The confession by a Davis teenager accused of killing an elderly couple last year can be used at trial, a Yolo Superior Court judge ruled Friday.
The murder trial of Daniel Marsh is set for April 14, exactly one year after the stabbing deaths of Davis attorney and musician Oliver Northup and local church official Claudia Maupin.
Attorneys for Marsh argued the 16-year-old was coerced by experienced lawmen who promised mental help and leniency for the troubled teen.
But after privately viewing the video recording of Marsh’s police interview, Yolo Superior Court Judge David Reed denied the defense motion. He said a poised Marsh “did not appear intimidated” by police investigators, calling him “well-spoken, intelligent – perhaps beyond his years. He showed sophistication, especially for a 16-year-old young man.”
Never miss a local story.
Reed said the teen spoke candidly about his mental health issues, discussing his psychiatric hospitalization in late 2012, and that he continued to talk with his questioners after he was placed under arrest.
Prosecutors said Marsh challenged his questioners throughout his five-hour interview with Davis police and federal investigators. At one point, he tried to negotiate with officers, saying “Since it’s based on rumors, let me go home first,” before uttering an expletive and confessing to the killings.
“He realized he had a choice to make – to not say anything or say something,” said Yolo County Chief Deputy District Attorney Michael Cabral. “He says, ‘I’m (expletive) anyway.’ He knowingly, intelligently waived his rights that day.”
Marsh, appearing tense and worn, was flanked by his attorneys, Yolo County public defenders Ronald Johnson and Andrea Pelochino. Family and friends of the victims were in the courtroom gallery Friday, as were those of Marsh.
Pelochino said Davis police and FBI investigators used a ruse to bring Marsh to Davis police headquarters under the guise of talking with him about a school matter before turning the questioning toward the couple’s deaths.
Cabral later said his office was fine with the tactic.
“No doubt they brought (Marsh) under a ruse, but they didn’t use it in any fashion other than to bring him there,” he said after the morning hearing.
During Marsh’s long interview with Davis and federal authorities, Pelochino said investigators capitalized on a vulnerable Marsh isolated from family, friends and legal counsel, with one telling him, “I’m here to help you. I’m here to heal you.”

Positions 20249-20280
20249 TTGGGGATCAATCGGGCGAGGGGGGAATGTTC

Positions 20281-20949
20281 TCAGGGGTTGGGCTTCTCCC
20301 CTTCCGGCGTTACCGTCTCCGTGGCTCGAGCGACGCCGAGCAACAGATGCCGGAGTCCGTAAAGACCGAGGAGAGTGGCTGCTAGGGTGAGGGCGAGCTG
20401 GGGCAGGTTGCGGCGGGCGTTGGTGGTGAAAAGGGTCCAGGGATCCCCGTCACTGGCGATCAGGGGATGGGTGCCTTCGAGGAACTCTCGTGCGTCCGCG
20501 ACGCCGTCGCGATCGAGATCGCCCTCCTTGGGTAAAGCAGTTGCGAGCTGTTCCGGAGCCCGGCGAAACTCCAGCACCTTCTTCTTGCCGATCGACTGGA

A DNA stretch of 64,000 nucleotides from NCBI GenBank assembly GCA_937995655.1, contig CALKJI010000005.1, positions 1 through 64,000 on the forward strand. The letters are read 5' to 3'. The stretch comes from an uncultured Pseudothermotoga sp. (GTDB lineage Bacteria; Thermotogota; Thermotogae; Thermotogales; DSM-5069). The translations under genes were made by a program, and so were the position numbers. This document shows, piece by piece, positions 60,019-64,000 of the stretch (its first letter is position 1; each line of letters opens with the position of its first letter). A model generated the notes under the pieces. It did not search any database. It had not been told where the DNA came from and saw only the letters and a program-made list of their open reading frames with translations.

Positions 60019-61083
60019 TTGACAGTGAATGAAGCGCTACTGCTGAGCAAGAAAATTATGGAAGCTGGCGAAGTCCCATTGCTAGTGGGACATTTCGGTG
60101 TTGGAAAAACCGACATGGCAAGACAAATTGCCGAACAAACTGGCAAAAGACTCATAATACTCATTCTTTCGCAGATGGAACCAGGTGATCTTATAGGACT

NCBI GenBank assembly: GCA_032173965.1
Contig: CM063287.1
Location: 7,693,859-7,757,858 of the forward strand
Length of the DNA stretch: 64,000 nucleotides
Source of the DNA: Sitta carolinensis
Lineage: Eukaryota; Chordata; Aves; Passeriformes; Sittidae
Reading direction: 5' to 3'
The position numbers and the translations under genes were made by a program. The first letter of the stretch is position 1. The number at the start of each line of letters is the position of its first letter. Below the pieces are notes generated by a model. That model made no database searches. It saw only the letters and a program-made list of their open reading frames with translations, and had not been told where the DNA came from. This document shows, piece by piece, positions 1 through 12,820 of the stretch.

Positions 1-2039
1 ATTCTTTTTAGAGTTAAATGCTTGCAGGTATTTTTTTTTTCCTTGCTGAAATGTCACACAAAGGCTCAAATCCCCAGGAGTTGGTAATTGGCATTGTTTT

At other points during the interview, Marsh reportedly told investigators that he would rather be admitted to a psychiatric hospital for treatment than sent to jail, but investigators said the road to help would have to be paved by a confession to the killings. Pelochino also argued that Marsh repeatedly asked to go home, equal to invoking his right to remain silent.
“Daniel was not asking to call his parent. He’s asking to go home multiple times,” Pelochino said, adding police should have been “put on notice” that Marsh wanted to invoke his Miranda rights.
Davis police investigators in September described Marsh clad in black clothes, carrying a hunting blade and roaming Davis streets before breaking into the elderly couple’s south Davis condominium as they slept. Investigators said Marsh described feeling “exhilarated” as he watched over their bed, before attacking them when they awakened.
Marsh’s attorneys initially sought to close Friday’s hearing to the public, arguing that details from the police interview could unfairly prejudice potential jurors. Reed kept the hearing open but agreed to watch the interview video in his chambers.
After the hearing, Maupin’s daughter Victoria Hurd said family and friends were “ecstatic about today’s decision,” saying the support received in the year since the killings “restores faith in humanity in the midst of this depravity.”